All of the colonists, of course, were taking a significant risk by confronting the British empire. Britain had a large, world-class military, superbly-trained and seasoned by years of fighting in Europe, and well-funded with Britain’s deep pockets and ability to borrow whatever funds were required. The wealthiest colonists were taking an even more substantial risk, since they had the most to lose.
Those taking a particularly substantial risk were the 56 delegates who signed the Declaration of Independence. Most of these men were well-to-do, with a handful of famous exceptions, such as Samuel Adams. Nine of the men were large landowners, eleven were wealthy businessmen, and twenty-four were successful lawyers who, in the case of a British victory, would surely lose their license to practice their livelihood. Their willingness to sign their names to the document literally put their lives on the line.
(Figure Knight 4-5: John Trumbull’s painting, Declaration of Independence, created in 1816, shows the five-man drafting committee of the Declaration of Independence presenting their work to the Congress.)
By 1780, with about half a billion dollars of federal and state currency floating around the colonies, Congress addressed the issue through the clever means of assessing a substantial tax, payable with fiat dollars (or, if one were so inclined, silver coins). This succeeded in mopping up a substantial portion of the supply of paper money, putting the young nation on a path to retiring the now-failed currency.
With all the advantages Britain had in its war against the colonies – skilled manpower, outstanding leadership, ample guns and ammunition, access to capital – they had one problem that could not be altered: the American colonies were very large. There was no practical way the British army could control such a vast population over such a large area, so they focused on securing the major naval ports.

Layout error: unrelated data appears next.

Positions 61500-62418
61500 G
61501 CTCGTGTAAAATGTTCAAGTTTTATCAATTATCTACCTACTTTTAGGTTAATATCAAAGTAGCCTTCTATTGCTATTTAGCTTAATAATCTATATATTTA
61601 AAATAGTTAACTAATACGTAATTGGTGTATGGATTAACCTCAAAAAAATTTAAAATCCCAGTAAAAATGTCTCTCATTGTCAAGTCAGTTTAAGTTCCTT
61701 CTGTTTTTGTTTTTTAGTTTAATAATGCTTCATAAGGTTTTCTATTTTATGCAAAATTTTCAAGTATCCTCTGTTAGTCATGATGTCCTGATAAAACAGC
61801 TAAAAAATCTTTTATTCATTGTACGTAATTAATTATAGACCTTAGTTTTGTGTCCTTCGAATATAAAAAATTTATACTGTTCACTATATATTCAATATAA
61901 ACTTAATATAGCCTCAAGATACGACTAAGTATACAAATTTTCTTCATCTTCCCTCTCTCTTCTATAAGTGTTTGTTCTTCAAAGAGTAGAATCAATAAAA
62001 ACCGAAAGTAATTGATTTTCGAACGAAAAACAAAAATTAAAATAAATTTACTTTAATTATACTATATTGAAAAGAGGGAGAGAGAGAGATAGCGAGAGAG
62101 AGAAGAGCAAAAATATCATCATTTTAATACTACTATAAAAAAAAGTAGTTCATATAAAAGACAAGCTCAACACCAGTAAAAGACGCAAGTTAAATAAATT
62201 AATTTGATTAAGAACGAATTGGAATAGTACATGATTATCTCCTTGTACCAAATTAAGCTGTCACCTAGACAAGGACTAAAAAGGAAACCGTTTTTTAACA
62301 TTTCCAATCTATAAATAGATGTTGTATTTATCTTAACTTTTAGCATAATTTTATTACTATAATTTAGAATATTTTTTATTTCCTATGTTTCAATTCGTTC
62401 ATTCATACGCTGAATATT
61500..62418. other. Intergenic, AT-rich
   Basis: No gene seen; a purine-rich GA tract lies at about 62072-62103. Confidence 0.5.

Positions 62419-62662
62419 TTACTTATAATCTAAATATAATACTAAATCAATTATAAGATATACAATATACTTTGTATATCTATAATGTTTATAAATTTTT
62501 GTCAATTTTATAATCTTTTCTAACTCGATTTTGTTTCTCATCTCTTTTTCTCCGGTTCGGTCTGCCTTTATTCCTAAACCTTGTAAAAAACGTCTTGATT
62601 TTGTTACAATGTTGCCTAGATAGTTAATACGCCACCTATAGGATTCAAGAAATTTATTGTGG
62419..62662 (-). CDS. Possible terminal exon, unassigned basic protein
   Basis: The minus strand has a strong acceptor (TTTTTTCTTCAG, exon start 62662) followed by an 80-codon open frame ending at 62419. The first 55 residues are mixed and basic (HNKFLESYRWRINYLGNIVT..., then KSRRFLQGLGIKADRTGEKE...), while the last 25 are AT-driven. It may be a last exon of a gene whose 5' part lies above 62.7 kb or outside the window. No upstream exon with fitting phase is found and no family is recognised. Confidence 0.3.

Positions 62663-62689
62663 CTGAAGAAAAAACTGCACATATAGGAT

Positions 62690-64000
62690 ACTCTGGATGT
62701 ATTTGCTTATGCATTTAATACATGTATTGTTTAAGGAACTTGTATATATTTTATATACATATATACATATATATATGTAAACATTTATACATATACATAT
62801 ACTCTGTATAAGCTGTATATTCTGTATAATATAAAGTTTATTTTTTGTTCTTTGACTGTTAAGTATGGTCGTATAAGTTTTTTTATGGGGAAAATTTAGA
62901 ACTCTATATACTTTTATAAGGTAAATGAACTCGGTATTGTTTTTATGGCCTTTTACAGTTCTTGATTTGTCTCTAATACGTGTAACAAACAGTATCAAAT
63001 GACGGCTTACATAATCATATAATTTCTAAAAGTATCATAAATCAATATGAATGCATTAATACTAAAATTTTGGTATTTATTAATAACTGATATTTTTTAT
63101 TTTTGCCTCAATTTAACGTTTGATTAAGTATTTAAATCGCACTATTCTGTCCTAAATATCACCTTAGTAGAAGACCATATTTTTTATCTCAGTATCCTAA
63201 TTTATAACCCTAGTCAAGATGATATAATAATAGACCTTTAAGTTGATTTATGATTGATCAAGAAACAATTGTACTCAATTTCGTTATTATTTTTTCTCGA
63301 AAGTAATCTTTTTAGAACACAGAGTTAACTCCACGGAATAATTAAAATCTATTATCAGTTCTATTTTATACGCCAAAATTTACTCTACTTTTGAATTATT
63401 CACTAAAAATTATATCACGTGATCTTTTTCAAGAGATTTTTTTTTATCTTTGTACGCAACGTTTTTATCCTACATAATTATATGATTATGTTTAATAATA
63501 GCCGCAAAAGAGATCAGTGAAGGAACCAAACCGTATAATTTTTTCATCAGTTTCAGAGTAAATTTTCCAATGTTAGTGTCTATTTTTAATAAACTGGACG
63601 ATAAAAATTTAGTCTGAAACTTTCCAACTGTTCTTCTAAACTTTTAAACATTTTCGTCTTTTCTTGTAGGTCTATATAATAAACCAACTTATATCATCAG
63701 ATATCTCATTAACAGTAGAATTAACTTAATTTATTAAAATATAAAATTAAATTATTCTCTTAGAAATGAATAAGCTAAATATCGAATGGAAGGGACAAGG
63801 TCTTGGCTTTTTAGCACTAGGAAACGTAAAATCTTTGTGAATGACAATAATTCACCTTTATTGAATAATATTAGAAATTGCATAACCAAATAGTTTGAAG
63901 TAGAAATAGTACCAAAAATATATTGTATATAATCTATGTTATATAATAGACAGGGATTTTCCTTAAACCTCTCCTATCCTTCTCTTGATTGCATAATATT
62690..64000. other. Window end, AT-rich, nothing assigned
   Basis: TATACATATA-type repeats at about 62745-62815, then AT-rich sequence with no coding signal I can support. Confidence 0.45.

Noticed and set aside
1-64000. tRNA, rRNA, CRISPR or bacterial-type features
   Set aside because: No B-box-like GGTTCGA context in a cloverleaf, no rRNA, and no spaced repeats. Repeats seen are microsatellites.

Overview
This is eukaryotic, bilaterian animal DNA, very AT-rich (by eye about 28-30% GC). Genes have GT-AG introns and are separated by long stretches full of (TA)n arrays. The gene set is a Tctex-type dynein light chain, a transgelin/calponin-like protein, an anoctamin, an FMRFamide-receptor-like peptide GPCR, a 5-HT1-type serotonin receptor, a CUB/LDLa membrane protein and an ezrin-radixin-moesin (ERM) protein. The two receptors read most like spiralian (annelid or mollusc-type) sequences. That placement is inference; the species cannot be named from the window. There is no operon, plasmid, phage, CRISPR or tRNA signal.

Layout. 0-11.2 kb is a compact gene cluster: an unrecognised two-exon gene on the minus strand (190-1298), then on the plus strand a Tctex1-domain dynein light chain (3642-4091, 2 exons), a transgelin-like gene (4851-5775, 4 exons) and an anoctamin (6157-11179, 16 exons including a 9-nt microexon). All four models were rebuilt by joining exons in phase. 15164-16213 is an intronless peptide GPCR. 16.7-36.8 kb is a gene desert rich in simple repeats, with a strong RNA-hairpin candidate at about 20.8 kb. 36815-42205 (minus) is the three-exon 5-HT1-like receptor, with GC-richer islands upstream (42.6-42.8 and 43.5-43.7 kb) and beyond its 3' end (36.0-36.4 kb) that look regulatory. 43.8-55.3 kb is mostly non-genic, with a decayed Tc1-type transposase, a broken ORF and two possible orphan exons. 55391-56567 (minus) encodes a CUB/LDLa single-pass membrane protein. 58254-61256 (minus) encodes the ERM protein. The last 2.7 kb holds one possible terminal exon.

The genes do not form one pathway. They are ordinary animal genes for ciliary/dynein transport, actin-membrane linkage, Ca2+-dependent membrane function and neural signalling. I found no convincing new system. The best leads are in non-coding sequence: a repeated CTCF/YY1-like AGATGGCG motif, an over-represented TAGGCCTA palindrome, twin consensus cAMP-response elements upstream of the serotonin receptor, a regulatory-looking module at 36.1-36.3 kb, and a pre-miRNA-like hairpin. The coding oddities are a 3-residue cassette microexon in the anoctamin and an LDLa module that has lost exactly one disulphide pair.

After a couple of years of fighting, the British were not making substantial progress, so they decided to seal off New England with the hope of trapping the Continental Army, thus securing it in a confined enough space to open up the prospect of defeat. At the Battle of Saratoga, however, General Burgoyne was defeated and surrendered to the colonial forces.
The British then adopted a form of financial warfare, counterfeiting Continental dollars and distributing them throughout the colonies with the goal of accelerating the plunge in the dollar’s purchasing power.
The defeat at Saratoga greatly improved the public perception as to the colony’s chance of actually defeating the British, and France decided to align itself with the colonial cause, signing a treaty with the Continental Congress. Britain took the news of the French alliance badly, still paying off the debts from its lengthy Anglo-French wars of the past.